Yamada-Onodera et al. isolated Penicillium simplex YK for the biodegradation of PE. It was shown that this strain could be observed in a lower molecular weight form of PE after 500 h of UV irradiation and 3 months of liquid culture, indicating that ultraviolet (UV) pretreatment can promote the degradation of MPs by the fungus [126]. In another study, Russell et al. screened two Pestalotiopsis microspora isolates to test their ability to degrade polyurethane (PUR) [125]. They identified a serine hydrolase to be responsible for observing the degradation of PUR, and the results demonstrated that the enzyme secreted by this fungus could promote the biodegradation of MPs.
Fungi can also degrade hydrolyzable plastics. Deguchi et al. first reported an Oxidative attack on nylon-6,6 for the white-rot fungi IZU-154, Trametes Versicolor, and Phanerochaete chrysosporium [127]. Some high-density polyethylene (HDPE) degrading fungal strains were isolated from PE waste dumped in marine coastal areas and screened under in vitro conditions. Two isolated fungal strains (Aspergillus tubingensis and Aspergillus flavus) were shown to be effective in degrading HDPE [128]. The weight loss of HDPE observed after incubation with the above two fungi was 6.02 ± 0.2% and 8.51 ± 0.1%, respectively. The excellent ability of these fungal strains to degrade MPs under in vitro conditions was demonstrated [129]. Although the fungal degradation rate is higher than the bacterial rate [130], plastic degradation by fungi requires more stable conditions than in the case of bacteria.
In addition, large amounts of MPs enter rivers and marine environments where microorganisms including micronuclei, algae, bacteria, and archaea also interact with the exposed MPs [68,131,132]. Arossa et al. collected 24 individual Red Sea giant clams and then exposed them for 12 days to four concentrations of PE microbeads ranging from 53 to 500 μm. Only 1.59% of MPs were removed by active ingestion. However, the shells of clams contributed a much higher removal rate of 66.03% of PE microbeads through passive adhesion [133]. Filamentous blue-green algae are able to grow on the surface of PE wastes in the presence of sunlight, water, and nutrients [134,135], showing the potential of microalgae to colonize plastic surfaces. In addition, some diatom and cyanobacterial species have shown efficiency in the biodegradation of PE [136]. However, the effectiveness of microalgae as plastic degraders needs further investigation.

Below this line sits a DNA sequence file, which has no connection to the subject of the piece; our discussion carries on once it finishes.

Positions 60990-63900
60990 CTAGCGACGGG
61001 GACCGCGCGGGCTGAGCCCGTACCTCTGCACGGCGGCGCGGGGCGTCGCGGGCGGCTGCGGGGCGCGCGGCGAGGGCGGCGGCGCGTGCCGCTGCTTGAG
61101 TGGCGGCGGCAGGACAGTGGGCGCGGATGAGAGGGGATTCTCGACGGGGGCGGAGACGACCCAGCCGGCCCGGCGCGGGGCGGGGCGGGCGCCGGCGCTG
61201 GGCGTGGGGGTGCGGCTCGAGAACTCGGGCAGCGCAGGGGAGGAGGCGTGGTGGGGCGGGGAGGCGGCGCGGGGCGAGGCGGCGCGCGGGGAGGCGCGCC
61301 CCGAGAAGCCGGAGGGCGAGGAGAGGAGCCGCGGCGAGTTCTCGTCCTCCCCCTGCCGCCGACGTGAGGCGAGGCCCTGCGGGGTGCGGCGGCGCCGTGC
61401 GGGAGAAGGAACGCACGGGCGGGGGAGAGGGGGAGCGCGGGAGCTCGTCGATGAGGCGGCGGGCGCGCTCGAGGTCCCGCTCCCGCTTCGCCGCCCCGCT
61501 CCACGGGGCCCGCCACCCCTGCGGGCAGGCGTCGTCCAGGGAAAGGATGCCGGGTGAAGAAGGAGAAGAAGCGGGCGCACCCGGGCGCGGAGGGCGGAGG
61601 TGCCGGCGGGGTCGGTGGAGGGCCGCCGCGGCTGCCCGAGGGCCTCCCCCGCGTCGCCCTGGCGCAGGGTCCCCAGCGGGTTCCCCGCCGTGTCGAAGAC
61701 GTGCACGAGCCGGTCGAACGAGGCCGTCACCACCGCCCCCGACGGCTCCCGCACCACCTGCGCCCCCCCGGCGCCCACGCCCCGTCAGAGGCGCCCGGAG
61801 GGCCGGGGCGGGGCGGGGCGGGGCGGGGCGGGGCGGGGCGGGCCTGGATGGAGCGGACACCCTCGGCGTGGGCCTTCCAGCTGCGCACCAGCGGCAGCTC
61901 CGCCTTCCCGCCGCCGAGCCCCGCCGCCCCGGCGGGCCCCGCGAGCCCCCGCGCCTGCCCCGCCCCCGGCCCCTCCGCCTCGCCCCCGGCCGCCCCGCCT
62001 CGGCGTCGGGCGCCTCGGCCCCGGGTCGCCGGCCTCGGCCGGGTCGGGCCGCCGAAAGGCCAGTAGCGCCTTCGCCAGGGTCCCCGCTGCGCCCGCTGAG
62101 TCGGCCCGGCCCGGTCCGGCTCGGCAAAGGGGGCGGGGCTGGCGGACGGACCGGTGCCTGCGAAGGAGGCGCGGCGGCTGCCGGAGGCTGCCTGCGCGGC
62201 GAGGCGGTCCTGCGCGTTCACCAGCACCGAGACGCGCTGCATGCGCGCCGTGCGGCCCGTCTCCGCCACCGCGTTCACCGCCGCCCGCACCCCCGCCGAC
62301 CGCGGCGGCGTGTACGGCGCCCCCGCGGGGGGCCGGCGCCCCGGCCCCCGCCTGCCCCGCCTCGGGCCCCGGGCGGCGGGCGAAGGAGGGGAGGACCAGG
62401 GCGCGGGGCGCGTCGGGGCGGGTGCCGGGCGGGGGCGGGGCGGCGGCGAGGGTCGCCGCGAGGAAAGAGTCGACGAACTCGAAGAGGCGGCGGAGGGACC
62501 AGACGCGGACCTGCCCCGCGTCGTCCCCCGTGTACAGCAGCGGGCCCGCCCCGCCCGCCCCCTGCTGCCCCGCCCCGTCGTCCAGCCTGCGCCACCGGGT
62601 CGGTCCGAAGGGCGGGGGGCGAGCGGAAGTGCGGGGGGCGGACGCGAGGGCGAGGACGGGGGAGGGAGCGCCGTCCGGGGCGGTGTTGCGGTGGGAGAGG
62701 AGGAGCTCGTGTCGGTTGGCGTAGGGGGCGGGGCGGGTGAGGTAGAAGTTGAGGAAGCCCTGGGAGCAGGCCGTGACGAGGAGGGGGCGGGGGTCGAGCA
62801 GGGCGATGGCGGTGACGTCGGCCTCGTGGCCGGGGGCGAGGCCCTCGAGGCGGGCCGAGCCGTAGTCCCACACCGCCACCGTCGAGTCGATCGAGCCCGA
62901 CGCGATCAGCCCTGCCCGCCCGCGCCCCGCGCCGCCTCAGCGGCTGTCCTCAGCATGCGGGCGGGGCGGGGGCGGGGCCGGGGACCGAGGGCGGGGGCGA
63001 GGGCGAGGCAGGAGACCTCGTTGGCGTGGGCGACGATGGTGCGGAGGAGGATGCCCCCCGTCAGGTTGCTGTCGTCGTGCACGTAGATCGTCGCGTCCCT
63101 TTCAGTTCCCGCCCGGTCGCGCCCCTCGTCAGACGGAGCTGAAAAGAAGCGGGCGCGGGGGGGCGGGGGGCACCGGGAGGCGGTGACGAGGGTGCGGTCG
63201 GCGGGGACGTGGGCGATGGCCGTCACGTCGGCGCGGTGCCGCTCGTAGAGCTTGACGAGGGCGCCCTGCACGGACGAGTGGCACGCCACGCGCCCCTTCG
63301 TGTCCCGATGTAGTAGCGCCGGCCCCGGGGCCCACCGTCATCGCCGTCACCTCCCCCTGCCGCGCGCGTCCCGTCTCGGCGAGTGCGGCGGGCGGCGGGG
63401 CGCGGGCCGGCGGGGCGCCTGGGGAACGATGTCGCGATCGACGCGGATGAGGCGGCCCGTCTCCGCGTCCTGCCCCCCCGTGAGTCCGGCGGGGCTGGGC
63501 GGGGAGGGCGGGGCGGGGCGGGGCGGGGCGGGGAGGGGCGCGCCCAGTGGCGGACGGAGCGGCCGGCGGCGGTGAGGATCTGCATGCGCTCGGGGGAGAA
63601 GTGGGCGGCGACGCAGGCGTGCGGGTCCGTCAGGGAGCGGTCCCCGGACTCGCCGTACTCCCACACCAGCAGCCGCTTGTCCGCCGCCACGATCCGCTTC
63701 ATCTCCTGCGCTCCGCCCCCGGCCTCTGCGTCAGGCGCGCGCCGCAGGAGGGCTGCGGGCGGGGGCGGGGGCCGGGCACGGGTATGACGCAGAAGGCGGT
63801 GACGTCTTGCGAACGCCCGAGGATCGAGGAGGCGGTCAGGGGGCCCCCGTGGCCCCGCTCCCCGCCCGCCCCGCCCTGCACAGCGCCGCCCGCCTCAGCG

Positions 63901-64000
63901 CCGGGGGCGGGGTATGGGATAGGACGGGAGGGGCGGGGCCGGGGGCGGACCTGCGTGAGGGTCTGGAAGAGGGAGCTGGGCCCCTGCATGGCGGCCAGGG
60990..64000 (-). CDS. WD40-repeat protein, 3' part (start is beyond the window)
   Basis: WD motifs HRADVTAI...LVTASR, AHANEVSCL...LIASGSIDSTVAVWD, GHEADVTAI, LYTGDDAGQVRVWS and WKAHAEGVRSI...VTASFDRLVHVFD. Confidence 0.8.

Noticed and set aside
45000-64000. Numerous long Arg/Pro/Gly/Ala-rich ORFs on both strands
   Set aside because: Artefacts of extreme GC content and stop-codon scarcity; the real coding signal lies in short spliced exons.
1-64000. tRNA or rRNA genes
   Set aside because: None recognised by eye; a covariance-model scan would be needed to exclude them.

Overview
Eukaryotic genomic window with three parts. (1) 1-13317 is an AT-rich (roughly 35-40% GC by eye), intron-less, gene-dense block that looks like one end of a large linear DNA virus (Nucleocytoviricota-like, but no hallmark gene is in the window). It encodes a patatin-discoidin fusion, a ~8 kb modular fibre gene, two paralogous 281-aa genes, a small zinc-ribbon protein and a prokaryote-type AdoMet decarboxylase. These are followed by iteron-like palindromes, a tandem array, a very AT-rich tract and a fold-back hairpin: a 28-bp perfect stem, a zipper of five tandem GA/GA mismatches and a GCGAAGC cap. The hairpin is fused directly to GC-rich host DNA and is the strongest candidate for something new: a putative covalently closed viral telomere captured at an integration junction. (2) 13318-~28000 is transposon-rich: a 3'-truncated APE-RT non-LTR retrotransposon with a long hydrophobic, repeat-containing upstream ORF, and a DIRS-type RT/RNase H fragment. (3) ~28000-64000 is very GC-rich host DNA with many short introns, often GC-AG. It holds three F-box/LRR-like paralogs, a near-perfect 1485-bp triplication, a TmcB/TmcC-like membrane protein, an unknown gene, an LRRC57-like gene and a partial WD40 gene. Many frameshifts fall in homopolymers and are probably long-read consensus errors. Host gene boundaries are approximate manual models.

4. Changes in Physical and Chemical Properties of MPs in Aging Process

After the aging process, the physical and chemical properties of MPs including size, crystallinity, thermal stability, surface functional groups, etc., are changed, which leads to a significant influence on the interface reaction between MPs and other pollutions as well as the toxicity of MPs.

4.1. Size and Morphology

With the aging process of MPs, the sizes of MPs are gradually reduced. It is understood that plastic particles in the environment will continue to degrade and become smaller and smaller, eventually resulting in the formation of nanoplastics [28]. At the same time, the surface morphology of MPs becomes rough. MPs in environmental samples can currently be detected down to a size of 1 μm. However, few studies identify plastic particles <50 μm due to methodological limitations [38]. The size distribution of MPs can be analyzed based on the images measured by an emission scanning electron microscope. UV irradiation can significantly attract the bonds on the polymer backbone of MPs, which accelerates the shattering of MPs. Wu et al. indicated that the average size of PP-MPs decreased from 443.65 μm to 84.13 μm after 12 days of UV irradiation. Furthermore, with the addition of Irgafos 168 antioxidants, the oxidation effect of UV irradiation on MPs decreased and resulting in a three-times larger size compared to the MPs without antioxidants [88]. Ren et al. accelerated the mechanical abrasion process of MPs and concluded that rough, pits, microcracks, and broken edges were observed on the surface of MPs [137]. The transmittance and thickness of MPs were also decreased under mechanical abrasion.

4.2. Crystallinity

Crystallinity represents the orderliness of polymer monomer arrangement, which can influence the thermal stability, mechanical stability, chemical stability, and biodegradability of MPs. The crystallinity of MPs can be measured by XRD, TGA-DSC, and ATR-FTIR. For MPs with different molecular structures, the crystallinity varied greatly after the aging processes. Yu et al. analyzed the variation in crystallinity of MPs after 30 years of a landfill in Shanghai, and conclude that the crystallinity of PP increased from 24.9% to 56.8%, however, the crystallinity of PE decreased from 55.6% to 20.8% [138]. Bonyadinejad et al. studied the effect of photooxidation on the material properties of low-density polyethylene (LDPE) and proposed that the crystallinity of LDPE increased from 24% to 35% after 3 weeks of UVA exposure (24 h) [139]. Furthermore, humidity is not conducive to the increase in crystallinity of LDPE under UVA exposure. The different aging process has a different effect on the crystallinity of MPs, Wu et al. found that the crystallinity of PP MPs decreased from 62.04% to 56.40% after UV oxidation for 12 days [88].

4.3. Thermal Stability